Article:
Recently we put together a YouTube video “Why did Mark Twain like Heidelberg?”.
This was based on Scene 4.5 of our German 1 course and our conjecture that Mark Twain liked the name "Heidelberg" because Heidelberg in English means Huckleberry mountain.
Actually, more correctly, Heidelberg is an abbreviation of "Heidelbeerenberg" (huckleberry mountain).
We found it interesting that Twain had stayed in Heidelberg with
his family for several months in 1878.
Twain had unsuccessfully tried to learn German in 1850 at age fifteen.
He resumed his study 28 years later in preparation for a trip to Europe." [Wikipedia: "Mark Twain"]
Mark Twain had published his novel “The Adventures of Tom Sawyer” in 1876 and “The Adventures of Huckleberry Finn” in1884.
A little further digging found several German sites which also describe his love of Heidelbeeren. He found them in the forests around Heidelberg and enjoyed Heidelbeerkuchen (huckleberry pie).
By the way, a similar confusion between a huckleberry and a blueberry also exists in German between a “Heidelbeere” and a “Blaubeere.” (For further enlightenment try this link.)
“Supposedly looking for a quiet village, where people didn't know him, neither of which fit Heidelberg because it was already home to active American and British communities, he arrived with his family on May 6 for the day and stayed three months.His biographer Justin Kaplan asserts Twain was aware that Heidelberg derived from "Heidelbeerenberg", meaning "Huckleberry Mountain", which may explain his affinity.
Nobody really knows," writes Werner Pieper in his updated Mark Twain's Guide to Heidelberg , 'what made Mark Twain stay in Heidelberg for such a long time. Maybe he was prompted by old dreams from the times he was passing Heidelberg, Mississippi, while working on the steamships? Did he plan to stay here or did he and his family just fall in love with this city?"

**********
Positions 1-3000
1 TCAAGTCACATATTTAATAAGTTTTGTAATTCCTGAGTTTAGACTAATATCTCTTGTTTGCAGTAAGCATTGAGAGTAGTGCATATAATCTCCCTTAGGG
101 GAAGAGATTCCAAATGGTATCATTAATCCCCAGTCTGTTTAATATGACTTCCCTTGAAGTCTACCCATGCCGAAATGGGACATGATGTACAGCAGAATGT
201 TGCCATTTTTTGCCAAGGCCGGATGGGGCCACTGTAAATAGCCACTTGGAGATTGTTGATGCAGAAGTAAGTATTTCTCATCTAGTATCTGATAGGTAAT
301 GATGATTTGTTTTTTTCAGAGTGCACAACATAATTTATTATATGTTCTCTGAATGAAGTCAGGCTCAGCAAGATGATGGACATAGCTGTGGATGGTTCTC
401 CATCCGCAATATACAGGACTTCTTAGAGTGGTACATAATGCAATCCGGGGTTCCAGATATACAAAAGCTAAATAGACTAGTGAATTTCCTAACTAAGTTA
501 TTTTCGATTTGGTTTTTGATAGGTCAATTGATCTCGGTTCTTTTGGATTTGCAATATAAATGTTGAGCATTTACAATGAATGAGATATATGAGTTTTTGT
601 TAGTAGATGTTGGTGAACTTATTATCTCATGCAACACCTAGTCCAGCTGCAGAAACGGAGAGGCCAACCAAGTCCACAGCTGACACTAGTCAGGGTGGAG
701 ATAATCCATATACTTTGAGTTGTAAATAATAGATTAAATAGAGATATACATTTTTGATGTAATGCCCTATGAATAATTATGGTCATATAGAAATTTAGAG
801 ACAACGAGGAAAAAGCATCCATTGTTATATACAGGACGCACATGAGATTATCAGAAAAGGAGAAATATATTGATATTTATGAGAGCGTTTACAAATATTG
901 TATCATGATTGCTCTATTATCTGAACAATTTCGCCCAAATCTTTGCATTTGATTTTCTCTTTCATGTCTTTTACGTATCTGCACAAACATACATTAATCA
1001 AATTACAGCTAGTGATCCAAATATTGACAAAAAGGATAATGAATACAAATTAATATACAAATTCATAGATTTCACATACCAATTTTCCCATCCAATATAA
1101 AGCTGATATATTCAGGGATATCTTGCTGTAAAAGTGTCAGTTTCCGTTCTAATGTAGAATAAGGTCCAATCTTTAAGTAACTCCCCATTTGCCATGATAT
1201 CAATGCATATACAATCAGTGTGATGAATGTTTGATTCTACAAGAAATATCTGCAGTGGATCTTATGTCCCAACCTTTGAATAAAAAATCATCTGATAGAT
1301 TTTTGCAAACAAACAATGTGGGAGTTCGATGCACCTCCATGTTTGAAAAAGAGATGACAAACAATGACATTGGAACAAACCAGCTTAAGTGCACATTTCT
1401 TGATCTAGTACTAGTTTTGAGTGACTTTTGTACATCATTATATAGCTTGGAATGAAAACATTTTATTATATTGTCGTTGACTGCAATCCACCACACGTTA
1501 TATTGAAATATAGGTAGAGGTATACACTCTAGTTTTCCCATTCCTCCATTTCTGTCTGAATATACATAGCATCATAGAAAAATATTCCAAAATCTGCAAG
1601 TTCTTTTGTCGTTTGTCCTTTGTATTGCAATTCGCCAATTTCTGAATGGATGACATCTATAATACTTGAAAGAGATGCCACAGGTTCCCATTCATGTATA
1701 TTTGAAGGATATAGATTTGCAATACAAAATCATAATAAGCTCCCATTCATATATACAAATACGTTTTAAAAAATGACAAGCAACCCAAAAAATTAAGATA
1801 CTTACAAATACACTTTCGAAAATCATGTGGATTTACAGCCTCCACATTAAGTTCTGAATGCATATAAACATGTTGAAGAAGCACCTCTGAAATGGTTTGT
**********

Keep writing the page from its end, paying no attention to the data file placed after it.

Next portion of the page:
While the above allusion to Mark Twain's passing by Heidelberg, Mississippi during his days as a river pilot may also be compelling, a little further digging causes some doubts:
Mark Twain worked on a steamboat, first as an apprentice, then as a pilot during 1857 to 1861.
However, Heidelberg, Mississippi was only founded in 1882 by Washington Irving Heidelberg.
Twain visited the river a number of times after his pilot days, most notably in 1882 as he prepared to write "Life on the Mississippi".
Maybe that's when he came across the name Heidelberg again.
So whether he already knew the name Heidelberg or whether he related to it as a translation of "huckleberry" we'll never know.
But we do know that he liked his three months in Heidelberg, Germany, in spite of his continuing struggle with the German language.
And we'll explore in another blog post Mark Twain's love-hate relationship with "The Awful German Language" which he published as an Appendix to his "A Tramp Abroad" in 1880.